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Thimbleweed Park PC Review

Thimbleweed Park is bought to us from the minds of Ron Gilbert and Gary Winnick. If these names sound familiar, they were behind two of the most well known point and click adventure games; Maniac Mansion (1987) and The Secret of Monkey Island (1990) whilst working with Lucas Arts.

Thimbleweed Park uses the same mechanics as these games that has become a staple for many adventure games to follow over the years. A list of verbs appears in the bottom of the screen including look at, use, open, talk to and pick up. These are used with items and people in the game to interact and solve the many puzzles in the game.

Many adventure games still use these basic verbs in their games in one way or another through different interfaces.


Gameplay in Thimbleweed Park goes back to the roots of click and point adventure games with the verb list used to interact with the environment. You start playing as Angela Ray and Antonio Reyes, two detectives from different agencies trying to solve a murder by the outskirts of the town of Thimbleweed Park. At first it is unclear what divisions they are with or what their motives for being in this town are, but as the game progresses their true intentions and motives soon become apparent.

You also play as three other characters throughout the game to uncover the secrets of this weird little town.

Delores Edmund a young teenager and heir to the towns leading manufacturing company coming back to town from her dream job of game designing at  “Mmcus Flem” following her uncles death.

Probably the best character of the game Ransome the clown, a lude, crude swearing and insulting clown cursed to never being able to remove his makeup. Most of his dialogue is replaced by “beeps” but you get the idea of what he is saying.

Lastly the ghost of Franklin Edmund the father of Delores who is unsure how he died and how to escape the hotel of his family.

Eventually all characters share a common objective and work together to help solve the mystery of Thimbleweed Park and how it’s history has shaped the weird going ons and why the town is just overall creepy.

For fans of classic Lucas Art games there is so many hidden references and throwbacks to their classic games. From well known characters appearing in the background or graffiti referencing a particular “Mighty Pirate”.

The game’s dialogue often breaks the fourth wall and becomes self-referencing and deprecating to the fact this is a video game. It’s this meta approach that makes games like this so great and humorous.

The game also has two modes classic to the style of these games. Casual mode allows for a simpler puzzle structure and gets you through the story. Hard mode is designed for adventure game experts and includes more puzzles of different difficulty to get to through the games story.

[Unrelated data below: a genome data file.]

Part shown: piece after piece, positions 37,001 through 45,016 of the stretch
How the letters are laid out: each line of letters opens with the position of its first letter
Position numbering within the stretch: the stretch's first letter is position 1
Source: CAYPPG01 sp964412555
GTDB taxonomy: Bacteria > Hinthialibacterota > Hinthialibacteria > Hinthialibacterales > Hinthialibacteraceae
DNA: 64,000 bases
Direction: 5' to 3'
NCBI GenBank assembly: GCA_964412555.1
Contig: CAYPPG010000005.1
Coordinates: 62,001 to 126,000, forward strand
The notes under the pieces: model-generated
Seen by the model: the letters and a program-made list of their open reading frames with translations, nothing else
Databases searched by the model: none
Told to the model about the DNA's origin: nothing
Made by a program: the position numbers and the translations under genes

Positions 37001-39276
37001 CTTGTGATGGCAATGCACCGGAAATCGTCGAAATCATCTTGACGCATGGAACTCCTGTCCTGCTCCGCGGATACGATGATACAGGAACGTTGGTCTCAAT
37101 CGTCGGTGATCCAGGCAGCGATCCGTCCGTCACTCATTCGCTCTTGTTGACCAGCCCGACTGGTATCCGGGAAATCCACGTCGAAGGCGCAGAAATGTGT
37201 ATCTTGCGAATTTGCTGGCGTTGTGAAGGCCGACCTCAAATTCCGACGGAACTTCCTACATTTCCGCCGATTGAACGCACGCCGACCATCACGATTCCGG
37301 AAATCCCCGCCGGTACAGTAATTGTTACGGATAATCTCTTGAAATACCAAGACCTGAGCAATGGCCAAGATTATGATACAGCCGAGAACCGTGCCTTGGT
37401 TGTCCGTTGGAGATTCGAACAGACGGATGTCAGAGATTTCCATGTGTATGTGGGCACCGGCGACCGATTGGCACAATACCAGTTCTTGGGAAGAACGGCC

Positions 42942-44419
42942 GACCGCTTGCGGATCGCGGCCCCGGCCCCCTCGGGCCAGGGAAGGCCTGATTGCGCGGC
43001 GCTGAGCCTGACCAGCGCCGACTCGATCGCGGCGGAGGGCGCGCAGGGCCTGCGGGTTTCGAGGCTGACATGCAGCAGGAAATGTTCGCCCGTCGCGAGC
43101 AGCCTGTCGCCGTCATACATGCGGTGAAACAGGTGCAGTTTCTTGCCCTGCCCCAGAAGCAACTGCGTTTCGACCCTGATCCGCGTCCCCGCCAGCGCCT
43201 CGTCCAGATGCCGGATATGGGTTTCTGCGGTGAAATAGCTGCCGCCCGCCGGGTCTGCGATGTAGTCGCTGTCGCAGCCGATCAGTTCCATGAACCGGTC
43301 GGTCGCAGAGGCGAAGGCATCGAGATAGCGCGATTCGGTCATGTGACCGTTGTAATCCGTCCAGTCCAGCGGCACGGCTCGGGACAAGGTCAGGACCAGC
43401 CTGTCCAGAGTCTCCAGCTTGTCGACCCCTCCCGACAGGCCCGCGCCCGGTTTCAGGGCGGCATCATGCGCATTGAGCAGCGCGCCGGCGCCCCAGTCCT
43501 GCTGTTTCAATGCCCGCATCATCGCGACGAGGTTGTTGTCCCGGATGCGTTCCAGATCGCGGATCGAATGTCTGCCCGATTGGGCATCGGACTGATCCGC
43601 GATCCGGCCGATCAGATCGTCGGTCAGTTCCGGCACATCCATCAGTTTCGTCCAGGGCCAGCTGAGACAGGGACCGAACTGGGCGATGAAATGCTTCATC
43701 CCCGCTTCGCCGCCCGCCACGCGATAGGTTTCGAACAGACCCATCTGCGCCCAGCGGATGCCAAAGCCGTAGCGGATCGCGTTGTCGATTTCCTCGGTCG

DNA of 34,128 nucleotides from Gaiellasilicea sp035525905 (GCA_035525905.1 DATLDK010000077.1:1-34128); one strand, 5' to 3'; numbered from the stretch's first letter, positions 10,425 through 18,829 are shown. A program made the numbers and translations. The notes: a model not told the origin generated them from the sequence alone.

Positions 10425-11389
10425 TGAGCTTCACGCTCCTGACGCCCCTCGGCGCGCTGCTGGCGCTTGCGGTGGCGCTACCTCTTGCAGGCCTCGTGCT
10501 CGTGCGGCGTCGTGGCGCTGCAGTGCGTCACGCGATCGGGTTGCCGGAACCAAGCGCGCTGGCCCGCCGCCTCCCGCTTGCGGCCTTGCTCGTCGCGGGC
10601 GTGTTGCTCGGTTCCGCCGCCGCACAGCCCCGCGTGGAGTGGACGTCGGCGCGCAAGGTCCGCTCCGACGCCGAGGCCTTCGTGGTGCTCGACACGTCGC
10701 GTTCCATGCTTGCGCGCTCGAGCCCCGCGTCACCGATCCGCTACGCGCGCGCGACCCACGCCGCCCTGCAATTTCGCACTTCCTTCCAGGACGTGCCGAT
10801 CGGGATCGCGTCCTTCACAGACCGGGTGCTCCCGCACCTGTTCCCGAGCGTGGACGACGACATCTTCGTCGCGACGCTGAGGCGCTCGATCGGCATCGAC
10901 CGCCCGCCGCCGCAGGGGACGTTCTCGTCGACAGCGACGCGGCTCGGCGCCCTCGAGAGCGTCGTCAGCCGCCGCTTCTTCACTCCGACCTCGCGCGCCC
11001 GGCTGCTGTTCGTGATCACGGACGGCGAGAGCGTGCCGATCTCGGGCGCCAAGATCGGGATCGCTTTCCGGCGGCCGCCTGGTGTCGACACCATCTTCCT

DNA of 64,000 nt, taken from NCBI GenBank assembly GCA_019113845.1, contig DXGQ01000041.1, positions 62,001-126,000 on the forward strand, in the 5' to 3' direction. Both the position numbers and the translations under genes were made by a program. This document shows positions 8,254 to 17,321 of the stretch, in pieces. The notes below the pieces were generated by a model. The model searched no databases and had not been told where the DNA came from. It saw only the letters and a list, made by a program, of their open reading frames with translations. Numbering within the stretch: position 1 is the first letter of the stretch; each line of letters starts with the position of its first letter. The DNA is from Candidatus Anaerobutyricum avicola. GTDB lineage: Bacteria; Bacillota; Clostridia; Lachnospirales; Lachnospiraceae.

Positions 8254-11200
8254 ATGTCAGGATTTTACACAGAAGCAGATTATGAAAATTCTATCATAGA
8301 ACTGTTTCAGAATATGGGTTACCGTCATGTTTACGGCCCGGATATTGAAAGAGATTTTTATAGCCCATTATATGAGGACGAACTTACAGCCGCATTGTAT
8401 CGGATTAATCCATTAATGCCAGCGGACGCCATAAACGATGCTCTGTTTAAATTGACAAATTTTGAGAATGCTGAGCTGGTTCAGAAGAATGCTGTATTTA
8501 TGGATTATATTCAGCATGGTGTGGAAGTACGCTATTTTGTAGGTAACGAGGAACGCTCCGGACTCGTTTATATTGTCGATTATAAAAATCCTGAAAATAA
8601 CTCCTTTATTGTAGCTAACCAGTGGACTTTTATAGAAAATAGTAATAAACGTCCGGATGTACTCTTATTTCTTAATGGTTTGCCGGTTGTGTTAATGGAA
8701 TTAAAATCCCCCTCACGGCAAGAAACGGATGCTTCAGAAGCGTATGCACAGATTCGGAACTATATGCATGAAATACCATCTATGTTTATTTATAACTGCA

As soon as you open this game the nostalgic graphics hit you right in the face. The pixilation and simplicity of it all has you truly believe this game is from the 1990’s. Many of Lucas arts games have been remastered and lost the edgy pixel look. But this game was purposely made like this and it is such a nice nod to the classic click and point’s of yesteryear.


The voice acting in this game is quite well done and each character both playable and not delivers their lines with conviction and underlying humor that is apparent in many of Lucas Arts former work. The music sounds like it is from classic 90’s shows that the game references like Twin Peaks or X-Files. It sets the tension in the background whilst quieter than the environmental or character sounds.


Thimbleweed Park is a great trip down memory lane to those great click and points of the 90’s. It is great to see Gilbert and Winnick come back and create this spiritual successor to their earlier games. Adventure games seem to be making a comeback and I couldn’t be happier as these were some of the first games I played when I was young.

If you are a fan of click and point adventure games this is a must have for your collection, the $20 USD it isn’t going to break the budget that much and with two modes and plenty of Easter eggs it is a game you could get a few playthroughs out of.



  • Classic graphics
  • Nostaligia ++


  • Character interactions seem a bit forced.
  • Ending is a little lackluster

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